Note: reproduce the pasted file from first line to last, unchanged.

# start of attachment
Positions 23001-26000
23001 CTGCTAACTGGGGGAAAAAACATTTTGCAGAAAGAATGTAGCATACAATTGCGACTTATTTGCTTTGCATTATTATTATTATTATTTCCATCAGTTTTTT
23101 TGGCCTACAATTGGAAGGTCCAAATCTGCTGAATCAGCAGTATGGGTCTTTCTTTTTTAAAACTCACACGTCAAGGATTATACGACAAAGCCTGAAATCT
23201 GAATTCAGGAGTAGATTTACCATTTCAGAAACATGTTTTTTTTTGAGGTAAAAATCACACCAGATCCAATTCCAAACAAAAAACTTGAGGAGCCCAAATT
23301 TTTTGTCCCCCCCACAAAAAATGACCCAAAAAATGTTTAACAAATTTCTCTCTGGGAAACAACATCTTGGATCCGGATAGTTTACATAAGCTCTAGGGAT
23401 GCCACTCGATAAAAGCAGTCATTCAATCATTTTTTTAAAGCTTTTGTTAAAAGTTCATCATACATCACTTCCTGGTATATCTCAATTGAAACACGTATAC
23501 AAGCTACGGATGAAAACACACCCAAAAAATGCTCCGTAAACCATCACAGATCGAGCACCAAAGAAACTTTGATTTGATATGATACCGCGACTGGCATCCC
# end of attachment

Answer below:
Positions 23001-26000
23001 CTGCTAACTGGGGGAAAAAACATTTTGCAGAAAGAATGTAGCATACAATTGCGACTTATTTGCTTTGCATTATTATTATTATTATTTCCATCAGTTTTTT
23101 TGGCCTACAATTGGAAGGTCCAAATCTGCTGAATCAGCAGTATGGGTCTTTCTTTTTTAAAACTCACACGTCAAGGATTATACGACAAAGCCTGAAATCT
23201 GAATTCAGGAGTAGATTTACCATTTCAGAAACATGTTTTTTTTTGAGGTAAAAATCACACCAGATCCAATTCCAAACAAAAAACTTGAGGAGCCCAAATT
23301 TTTTGTCCCCCCCACAAAAAATGACCCAAAAAATGTTTAACAAATTTCTCTCTGGGAAACAACATCTTGGATCCGGATAGTTTACATAAGCTCTAGGGAT
23401 GCCACTCGATAAAAGCAGTCATTCAATCATTTTTTTAAAGCTTTTGTTAAAAGTTCATCATACATCACTTCCTGGTATATCTCAATTGAAACACGTATAC
23501 AAGCTACGGATGAAAACACACCCAAAAAATGCTCCGTAAACCATCACAGATCGAGCACCAAAGAAACTTTGATTTGATATGATACCGCGACTGGCATCCC